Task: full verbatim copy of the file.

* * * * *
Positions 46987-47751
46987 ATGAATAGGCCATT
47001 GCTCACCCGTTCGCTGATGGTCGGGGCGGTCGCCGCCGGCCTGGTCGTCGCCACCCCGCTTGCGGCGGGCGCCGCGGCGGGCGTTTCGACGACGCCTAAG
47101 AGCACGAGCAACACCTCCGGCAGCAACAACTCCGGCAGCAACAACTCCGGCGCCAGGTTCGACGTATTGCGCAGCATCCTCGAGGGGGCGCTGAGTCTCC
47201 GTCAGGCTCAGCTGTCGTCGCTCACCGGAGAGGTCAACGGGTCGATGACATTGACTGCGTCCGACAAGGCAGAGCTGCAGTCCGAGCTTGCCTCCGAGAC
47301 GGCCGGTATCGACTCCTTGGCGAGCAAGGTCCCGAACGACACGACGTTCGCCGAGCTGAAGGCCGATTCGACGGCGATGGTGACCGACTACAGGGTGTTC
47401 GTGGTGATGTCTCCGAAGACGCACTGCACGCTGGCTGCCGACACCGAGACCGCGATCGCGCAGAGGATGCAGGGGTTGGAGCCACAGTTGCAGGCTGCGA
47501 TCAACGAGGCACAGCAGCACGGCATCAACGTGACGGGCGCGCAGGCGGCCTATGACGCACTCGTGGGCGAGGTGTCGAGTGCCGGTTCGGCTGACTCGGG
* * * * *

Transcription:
Positions 46987-47751
46987 ATGAATAGGCCATT
47001 GCTCACCCGTTCGCTGATGGTCGGGGCGGTCGCCGCCGGCCTGGTCGTCGCCACCCCGCTTGCGGCGGGCGCCGCGGCGGGCGTTTCGACGACGCCTAAG
47101 AGCACGAGCAACACCTCCGGCAGCAACAACTCCGGCAGCAACAACTCCGGCGCCAGGTTCGACGTATTGCGCAGCATCCTCGAGGGGGCGCTGAGTCTCC
47201 GTCAGGCTCAGCTGTCGTCGCTCACCGGAGAGGTCAACGGGTCGATGACATTGACTGCGTCCGACAAGGCAGAGCTGCAGTCCGAGCTTGCCTCCGAGAC
47301 GGCCGGTATCGACTCCTTGGCGAGCAAGGTCCCGAACGACACGACGTTCGCCGAGCTGAAGGCCGATTCGACGGCGATGGTGACCGACTACAGGGTGTTC
47401 GTGGTGATGTCTCCGAAGACGCACTGCACGCTGGCTGCCGACACCGAGACCGCGATCGCGCAGAGGATGCAGGGGTTGGAGCCACAGTTGCAGGCTGCGA
47501 TCAACGAGGCACAGCAGCACGGCATCAACGTGACGGGCGCGCAGGCGGCCTATGACGCACTCGTGGGCGAGGTGTCGAGTGCCGGTTCGGCTGACTCGGG